3.4. Diagnostic Performance for Predicting Clinical Outcomes

For predicting inpatient mortality in acute COVID-19 patients, FLR achieved an AUC of 0.60 (95% CI: 0.53–0.67; Figure 3A) on ROC analysis, with an optimal (Youden; [19]) cut-off of 286 yielding a sensitivity of 86% (95% CI: 75–94%), a specificity of 30% (95% CI: 23–38%), a positive predictive value (PPV) of 31% (95% CI: 28–34%) and a negative predictive value (NPV) of 86% (95% CI: 75–92%). FLR performed similarly to CRP (AUC 0.60 vs. 0.64; p = 0.375) and WCC (AUC 0.60 vs. 0.51; p = 0.115) for predicting mortality.
For predicting the non-invasive ventilation (NIV) requirement, FLR achieved an AUC of 0.55 (95% CI: 0.48–0.62; Figure 3B) on ROC analysis, with a cut-off of 356 yielding a sensitivity of 79% (95% CI: 65–90%), a specificity of 33% (95% CI: 26–40%), a PPV of 25% (95% CI: 22–29%) and a NPV of 85% (95% CI: 75–91%). CRP outperformed FLR (AUC 0.73 vs. 0.55, p < 0.001) and WCC (AUC 0.73 vs. 0.56, p = 0.003) for predicting NIV requirement. FLR performed similarly to WCC (AUC 0.55 vs. 0.56, p = 0.826) for the same purpose.
For predicting critical illness (a composite of intubation and/or ICU admission), FLR achieved an AUC of 0.58 (95% CI: 0.52–0.65; Figure 3C) on ROC analysis, with a cut-off of 368 yielding a sensitivity of 86% (95% CI: 70–95%), a specificity of 34% (95% CI: 27–41%), a PPV of 20% (95% CI: 17–23%) and a NPV of 93% (95% CI: 84–97%). CRP outperformed FLR (AUC 0.72 vs. 0.58; p = 0.037), but not WCC (AUC 0.72 vs. 0.65; p = 0.375), for predicting critical illness. FLR performed similarly to WCC (AUC 0.58 vs. 0.65; p = 0.328) for the same purpose. The diagnostic performance of FLR for adverse clinical outcomes in acute COVID-19 patients is summarised in Table 3.

3.5. Survival Analysis

On Kaplan–Meier analysis, COVID-19 patients with FLR above 286 (ROC cut-off) had worse inpatient survival compared to patients with other FLR levels, p = 0.041 (Figure 4).

4. Discussion

This study characterised the use of ferritin–lymphocyte ratio (FLR) for assessing prognosis in patients with acute COVID-19, and its relationship with other established inflammatory markers. The main findings are as follows: (i) on a patient group basis, high FLR values appear to be linked to impaired inpatient survival; (ii) on an individual-patient basis, FLR has relatively high sensitivity and negative predictive values (but poor specificity and positive predictive values) for predicting adverse clinical outcomes; (iii) FLR has a positively skewed distribution within the study population; (iv) FLR is weakly correlated with other established inflammatory markers; and (v) FLR performed similarly to CRP for predicting adverse clinical outcomes in acute COVID-19 patients.
The results suggest that FLR may be a good rule-out test for adverse outcomes in COVID-19, similar to other diagnostic tests previously investigated [22,23,24]. Further work is required to validate the potential of FLR for reducing COVID-19 hospitalisation in combination with other inflammatory biomarkers.

4.1. FLR as a Rule-Out Test for Adverse Outcomes in COVID-19

Aygun et al. showed in 331 COVID-19 patients that FLR demonstrated high sensitivity for predicting inpatient mortality [6]. The current study goes further, to show that FLR not only had a high sensitivity for predicting mortality, but also for predicting non-fatal clinical outcomes such as NIV requirement, intubation and ICU admissions in COVID-19 patients [6]. On a diagnostic level, the high sensitivity levels of FLR are coupled with high negative predictive values (NPV) for ruling out adverse outcomes, noting the fact that NPV is, in part, prevalence-driven and would likely vary in different clinical settings.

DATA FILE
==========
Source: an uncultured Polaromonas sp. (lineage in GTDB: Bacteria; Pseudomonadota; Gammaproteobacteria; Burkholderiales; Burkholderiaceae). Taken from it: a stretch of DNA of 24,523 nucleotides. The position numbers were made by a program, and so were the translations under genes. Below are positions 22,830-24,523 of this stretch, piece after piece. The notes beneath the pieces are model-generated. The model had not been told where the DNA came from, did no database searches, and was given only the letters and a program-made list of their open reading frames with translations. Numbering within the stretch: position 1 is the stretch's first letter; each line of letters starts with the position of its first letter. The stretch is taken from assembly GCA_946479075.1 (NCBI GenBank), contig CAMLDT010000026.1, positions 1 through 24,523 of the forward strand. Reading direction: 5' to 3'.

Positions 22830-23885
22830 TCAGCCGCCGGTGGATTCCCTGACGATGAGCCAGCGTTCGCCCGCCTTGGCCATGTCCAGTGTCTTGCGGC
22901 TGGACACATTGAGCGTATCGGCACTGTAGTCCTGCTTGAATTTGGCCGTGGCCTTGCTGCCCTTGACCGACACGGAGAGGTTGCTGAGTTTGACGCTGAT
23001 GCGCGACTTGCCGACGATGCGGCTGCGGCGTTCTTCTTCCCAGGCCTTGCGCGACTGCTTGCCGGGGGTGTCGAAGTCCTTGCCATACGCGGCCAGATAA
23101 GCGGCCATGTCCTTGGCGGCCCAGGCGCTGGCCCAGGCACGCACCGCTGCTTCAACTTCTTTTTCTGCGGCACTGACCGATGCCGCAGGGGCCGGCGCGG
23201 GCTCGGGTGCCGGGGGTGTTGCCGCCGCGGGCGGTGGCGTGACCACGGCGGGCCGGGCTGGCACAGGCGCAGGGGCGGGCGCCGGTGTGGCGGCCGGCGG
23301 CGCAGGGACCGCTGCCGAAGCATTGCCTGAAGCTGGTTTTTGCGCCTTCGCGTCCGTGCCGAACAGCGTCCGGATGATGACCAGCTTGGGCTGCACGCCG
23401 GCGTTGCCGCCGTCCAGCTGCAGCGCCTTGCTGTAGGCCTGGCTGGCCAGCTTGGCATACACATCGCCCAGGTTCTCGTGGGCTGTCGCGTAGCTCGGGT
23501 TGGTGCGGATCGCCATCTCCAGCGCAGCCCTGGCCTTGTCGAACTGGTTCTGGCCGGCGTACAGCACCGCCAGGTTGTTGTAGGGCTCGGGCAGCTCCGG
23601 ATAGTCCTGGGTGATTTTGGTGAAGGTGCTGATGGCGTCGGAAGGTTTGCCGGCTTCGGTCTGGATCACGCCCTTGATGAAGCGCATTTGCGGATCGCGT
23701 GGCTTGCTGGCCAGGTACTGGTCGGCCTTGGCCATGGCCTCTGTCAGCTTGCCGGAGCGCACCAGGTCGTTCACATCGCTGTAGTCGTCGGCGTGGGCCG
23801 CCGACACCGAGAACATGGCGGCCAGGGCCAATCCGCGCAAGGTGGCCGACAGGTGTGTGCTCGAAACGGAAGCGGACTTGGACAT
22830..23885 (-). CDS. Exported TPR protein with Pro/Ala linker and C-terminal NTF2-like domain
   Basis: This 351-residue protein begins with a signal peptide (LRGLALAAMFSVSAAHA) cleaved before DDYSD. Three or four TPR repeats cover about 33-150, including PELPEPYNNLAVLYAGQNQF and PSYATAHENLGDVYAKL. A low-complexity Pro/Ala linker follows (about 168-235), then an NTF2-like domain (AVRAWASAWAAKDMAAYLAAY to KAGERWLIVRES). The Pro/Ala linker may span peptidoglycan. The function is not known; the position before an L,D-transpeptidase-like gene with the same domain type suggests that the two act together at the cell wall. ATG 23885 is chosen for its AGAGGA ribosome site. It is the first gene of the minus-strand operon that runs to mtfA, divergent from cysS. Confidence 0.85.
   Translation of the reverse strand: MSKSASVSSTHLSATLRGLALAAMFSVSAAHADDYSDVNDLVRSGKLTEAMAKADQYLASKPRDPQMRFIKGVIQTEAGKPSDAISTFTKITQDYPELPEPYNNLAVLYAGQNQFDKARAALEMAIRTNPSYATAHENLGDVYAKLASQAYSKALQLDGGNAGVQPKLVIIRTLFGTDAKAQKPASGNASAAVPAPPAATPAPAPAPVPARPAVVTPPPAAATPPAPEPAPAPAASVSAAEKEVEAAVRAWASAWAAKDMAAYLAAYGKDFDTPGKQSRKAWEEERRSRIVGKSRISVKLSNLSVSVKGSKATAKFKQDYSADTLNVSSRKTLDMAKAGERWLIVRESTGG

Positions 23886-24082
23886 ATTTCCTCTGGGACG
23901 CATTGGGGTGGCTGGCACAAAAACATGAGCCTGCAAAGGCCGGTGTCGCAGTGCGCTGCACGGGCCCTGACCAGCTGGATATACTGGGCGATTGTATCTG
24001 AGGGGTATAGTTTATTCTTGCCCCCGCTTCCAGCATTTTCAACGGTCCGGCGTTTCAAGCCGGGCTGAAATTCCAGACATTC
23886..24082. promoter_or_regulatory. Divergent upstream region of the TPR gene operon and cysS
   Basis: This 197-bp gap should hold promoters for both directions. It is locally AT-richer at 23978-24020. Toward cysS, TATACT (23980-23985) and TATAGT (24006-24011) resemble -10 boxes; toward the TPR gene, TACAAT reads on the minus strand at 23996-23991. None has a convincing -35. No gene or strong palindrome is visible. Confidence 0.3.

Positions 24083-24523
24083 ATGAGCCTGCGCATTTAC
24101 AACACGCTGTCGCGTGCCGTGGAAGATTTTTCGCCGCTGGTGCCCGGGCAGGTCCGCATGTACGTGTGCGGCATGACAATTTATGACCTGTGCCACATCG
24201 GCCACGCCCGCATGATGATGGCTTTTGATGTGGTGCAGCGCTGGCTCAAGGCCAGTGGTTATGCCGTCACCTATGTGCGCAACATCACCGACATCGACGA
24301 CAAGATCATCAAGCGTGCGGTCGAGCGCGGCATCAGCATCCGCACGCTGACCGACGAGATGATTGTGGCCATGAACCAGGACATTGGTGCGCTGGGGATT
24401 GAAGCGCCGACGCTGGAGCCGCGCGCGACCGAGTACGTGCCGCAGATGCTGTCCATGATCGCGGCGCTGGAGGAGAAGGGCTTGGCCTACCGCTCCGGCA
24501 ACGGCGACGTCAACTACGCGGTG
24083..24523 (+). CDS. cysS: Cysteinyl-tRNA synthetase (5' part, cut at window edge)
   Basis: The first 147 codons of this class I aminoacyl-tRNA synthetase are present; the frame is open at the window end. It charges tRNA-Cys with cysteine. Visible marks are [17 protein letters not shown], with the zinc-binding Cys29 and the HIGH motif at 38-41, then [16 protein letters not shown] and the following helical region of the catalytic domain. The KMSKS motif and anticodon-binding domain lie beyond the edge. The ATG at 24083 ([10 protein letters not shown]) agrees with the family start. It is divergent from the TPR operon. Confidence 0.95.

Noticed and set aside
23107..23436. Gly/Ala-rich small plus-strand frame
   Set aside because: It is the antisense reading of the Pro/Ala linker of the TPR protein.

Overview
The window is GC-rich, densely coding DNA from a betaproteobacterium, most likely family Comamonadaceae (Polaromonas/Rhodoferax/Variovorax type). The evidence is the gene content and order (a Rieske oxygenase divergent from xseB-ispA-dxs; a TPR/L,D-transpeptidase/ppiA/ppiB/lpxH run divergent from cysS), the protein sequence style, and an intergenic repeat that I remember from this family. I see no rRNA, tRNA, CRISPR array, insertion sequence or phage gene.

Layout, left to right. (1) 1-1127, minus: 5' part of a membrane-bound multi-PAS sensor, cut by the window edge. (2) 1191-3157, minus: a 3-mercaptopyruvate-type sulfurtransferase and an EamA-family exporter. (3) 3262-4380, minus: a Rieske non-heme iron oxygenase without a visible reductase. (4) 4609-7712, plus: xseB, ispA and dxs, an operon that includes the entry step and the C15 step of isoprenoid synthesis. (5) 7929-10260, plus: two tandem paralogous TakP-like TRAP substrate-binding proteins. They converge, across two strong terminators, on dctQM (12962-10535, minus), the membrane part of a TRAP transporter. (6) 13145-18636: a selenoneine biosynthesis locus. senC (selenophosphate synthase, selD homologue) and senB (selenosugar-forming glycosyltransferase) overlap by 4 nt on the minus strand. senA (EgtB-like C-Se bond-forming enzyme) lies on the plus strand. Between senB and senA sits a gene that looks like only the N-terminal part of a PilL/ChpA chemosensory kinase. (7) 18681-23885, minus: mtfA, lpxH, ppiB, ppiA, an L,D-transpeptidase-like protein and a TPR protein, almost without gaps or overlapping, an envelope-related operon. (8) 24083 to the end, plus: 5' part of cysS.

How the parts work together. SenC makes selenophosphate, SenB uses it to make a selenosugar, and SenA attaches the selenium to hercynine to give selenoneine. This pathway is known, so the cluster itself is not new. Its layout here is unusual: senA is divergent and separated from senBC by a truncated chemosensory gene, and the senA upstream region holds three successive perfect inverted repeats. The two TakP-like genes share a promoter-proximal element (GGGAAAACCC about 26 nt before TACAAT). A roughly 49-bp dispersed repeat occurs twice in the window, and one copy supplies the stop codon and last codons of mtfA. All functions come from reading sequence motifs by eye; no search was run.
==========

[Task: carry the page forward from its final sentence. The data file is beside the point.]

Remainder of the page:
The prognostic value of FLR was further demonstrated in the current study using Kaplan–Meier analysis. Patients with FLR values below the 286 (Youden point) threshold identified on ROC curves had consistent inpatient survival, which was significantly better than patients with FLR above the 286 threshold. This suggests that using this threshold, there may be a scope for FLR to select low-risk (vs. high-risk) patients, which deserves further investigation.
In the study by Aygun et al., FLR achieved an AUC of 0.909 on ROC analysis for predicting inpatient mortality [6], which is higher than the AUC of 0.60 demonstrated in the current study (Figure 3) for the same purpose. Aygun and colleagues also found a higher specificity of FLR for predicting mortality compared to this current study (65.2–82.8% vs. 30%, respectively). The difference in the performance of FLR across the two studies is likely multi-factorial, which could include different study sample sizes, variations in patient demographics, selection criteria used and follow-up strategies. The lack of standardisation for FLR measurements across the two studies can contribute to the differences in the observed results [6]. For instance, lymphocyte assessment was performed as lymphocyte count in this study, and as percentage lymphocyte percentage values in the study by Aygun et al. [6]. A further standardised study to validate FLR in a larger and multi-centred population may provide a better adjudication of the overall prognostic value of FLR.